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SE/30 Motherboard D1 and D2 (near clock battery) - what are they can ideas to repair?


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Hi

 

I've got a SE/30 and the clock battery had started to do it's worst. I have got the lion's share off and I believe most of the chips can be cleaned and resoldered.

 

However there are two tiny rectangular blocks, each with 3 pins - perhaps transistors. One is completely gone destroyed, but the pads are good. The other is connected but in bad shape. 

 

Does anyone know what D1 and D2 are, what they do and any ideas to replace them?

 

Many Thanks

 

Alex

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Edited by solidpro
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I also just noticed that chip UJ4 is missing one pin - eaten away completely by battery acid.... I guess i'll find out if that pin is used when I realise the board is a write-off but if anyone has dealt with a missing pin on UJ4 before, i'd appreciate any experiences. There doesn't look to be anything left it of it try and reconnect...

 

cheers

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Hello,

 

It sounds like there might be quite a lot of battery damage on this board. Are you able to provide some high resolution photos of the entire logic board? These photos would help everyone here in terms of evaluating whether or not this logic board is too far gone to repair.

 

These small rectangular parts are readily available SMD 1N914 diodes. They prevent a clock battery that is installed backwards from frying the logic board. If you are just trying to get this computer working again, the clock battery circuit is not strictly necessary, and so you could focus on it later. I would recommend getting the computer into a state where it can boot into the operating system before replacing these parts, as fixing this circuit won't resurrect an otherwise dead computer.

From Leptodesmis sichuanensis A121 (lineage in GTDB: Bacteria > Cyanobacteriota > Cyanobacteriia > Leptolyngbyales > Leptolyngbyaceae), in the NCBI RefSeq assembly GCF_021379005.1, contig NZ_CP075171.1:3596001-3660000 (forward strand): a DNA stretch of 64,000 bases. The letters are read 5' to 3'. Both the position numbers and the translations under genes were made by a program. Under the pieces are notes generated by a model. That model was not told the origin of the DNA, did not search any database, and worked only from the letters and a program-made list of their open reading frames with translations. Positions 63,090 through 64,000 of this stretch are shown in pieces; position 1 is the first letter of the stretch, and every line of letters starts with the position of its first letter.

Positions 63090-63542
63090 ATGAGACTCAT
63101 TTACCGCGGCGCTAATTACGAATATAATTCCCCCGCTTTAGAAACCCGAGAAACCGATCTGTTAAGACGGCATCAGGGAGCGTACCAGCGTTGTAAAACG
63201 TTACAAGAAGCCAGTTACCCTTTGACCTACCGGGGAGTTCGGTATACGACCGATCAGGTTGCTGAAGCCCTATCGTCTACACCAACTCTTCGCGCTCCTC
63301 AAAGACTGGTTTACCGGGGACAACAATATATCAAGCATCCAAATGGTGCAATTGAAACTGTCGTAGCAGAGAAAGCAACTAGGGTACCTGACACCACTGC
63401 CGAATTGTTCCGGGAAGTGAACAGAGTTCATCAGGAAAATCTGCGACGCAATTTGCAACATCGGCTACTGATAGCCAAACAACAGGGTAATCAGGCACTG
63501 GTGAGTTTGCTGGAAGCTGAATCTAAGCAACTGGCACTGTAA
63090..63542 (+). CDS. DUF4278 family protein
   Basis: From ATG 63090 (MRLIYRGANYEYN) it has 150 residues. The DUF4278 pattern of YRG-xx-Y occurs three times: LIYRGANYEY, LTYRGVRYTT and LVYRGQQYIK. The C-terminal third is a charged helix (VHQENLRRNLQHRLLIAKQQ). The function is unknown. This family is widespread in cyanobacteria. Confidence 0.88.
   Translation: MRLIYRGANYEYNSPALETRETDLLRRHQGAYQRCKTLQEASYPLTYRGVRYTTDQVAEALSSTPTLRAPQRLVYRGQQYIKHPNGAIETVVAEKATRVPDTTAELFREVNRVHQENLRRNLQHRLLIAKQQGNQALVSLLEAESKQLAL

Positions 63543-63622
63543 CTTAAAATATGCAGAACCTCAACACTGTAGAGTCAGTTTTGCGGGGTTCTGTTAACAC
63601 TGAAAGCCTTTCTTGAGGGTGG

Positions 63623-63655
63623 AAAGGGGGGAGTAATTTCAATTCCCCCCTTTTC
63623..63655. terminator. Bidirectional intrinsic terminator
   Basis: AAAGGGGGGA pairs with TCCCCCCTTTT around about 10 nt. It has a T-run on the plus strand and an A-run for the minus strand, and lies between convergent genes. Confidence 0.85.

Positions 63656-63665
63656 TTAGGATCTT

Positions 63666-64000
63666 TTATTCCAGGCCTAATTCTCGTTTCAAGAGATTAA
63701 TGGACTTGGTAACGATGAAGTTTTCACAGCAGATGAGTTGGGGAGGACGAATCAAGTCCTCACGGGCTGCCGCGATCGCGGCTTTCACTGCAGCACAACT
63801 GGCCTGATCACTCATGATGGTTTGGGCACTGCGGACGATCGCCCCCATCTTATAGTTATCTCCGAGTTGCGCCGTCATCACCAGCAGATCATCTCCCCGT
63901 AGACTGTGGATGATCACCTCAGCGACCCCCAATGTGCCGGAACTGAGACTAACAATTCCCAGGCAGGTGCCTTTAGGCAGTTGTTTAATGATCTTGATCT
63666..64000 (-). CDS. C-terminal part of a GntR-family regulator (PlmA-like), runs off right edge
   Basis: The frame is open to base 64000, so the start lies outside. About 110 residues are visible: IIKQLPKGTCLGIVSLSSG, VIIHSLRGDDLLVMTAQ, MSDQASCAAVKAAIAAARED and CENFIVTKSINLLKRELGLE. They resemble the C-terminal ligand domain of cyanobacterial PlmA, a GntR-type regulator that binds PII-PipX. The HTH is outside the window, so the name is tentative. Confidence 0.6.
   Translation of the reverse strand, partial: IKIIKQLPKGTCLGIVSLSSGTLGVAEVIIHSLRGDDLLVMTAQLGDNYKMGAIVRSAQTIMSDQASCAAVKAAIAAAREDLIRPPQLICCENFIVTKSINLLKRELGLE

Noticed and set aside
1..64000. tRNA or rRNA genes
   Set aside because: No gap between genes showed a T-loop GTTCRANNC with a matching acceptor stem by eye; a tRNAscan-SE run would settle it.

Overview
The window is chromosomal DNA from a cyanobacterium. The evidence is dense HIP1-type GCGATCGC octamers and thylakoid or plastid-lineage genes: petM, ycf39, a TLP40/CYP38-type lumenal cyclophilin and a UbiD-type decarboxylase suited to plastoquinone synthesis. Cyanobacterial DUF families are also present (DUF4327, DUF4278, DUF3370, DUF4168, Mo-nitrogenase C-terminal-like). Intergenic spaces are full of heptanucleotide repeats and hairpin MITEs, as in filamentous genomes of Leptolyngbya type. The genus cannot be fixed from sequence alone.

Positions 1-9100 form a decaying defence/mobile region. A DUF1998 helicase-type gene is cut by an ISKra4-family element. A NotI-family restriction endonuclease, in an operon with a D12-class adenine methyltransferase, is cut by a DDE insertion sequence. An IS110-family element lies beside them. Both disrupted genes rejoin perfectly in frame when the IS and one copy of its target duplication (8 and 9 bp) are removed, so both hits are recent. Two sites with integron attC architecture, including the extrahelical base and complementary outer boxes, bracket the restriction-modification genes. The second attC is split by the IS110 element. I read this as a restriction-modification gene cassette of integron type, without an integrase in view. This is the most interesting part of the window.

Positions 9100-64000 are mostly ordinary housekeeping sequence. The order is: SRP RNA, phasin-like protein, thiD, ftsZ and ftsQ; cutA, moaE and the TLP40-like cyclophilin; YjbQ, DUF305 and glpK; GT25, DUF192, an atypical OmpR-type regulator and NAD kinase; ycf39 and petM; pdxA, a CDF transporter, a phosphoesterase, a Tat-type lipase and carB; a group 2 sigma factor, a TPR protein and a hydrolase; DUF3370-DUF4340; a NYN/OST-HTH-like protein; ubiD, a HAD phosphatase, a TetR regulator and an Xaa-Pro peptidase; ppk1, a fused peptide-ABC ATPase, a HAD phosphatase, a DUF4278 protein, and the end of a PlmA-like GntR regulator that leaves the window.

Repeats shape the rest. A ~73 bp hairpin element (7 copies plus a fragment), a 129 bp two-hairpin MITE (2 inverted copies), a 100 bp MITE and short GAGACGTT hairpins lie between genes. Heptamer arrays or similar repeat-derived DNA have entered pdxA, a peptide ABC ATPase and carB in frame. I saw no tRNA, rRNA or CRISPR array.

UJ4 is a 74F258 RAM MUX chip. Luckily, this part is still easily available, and it could also be replaced.

 

The biggest unknown  is whether or not more components than these are damaged. Not every part can be replaced, and many are proprietary. Circuit traces are also likely broken throughout this board, and they would need to be identified and patched as well. From your description and photos, I would predict that both of these problems exist, unfortunately. This is definitely not to say that it is impossible to repair such a computer, but it might present some difficult challenges.

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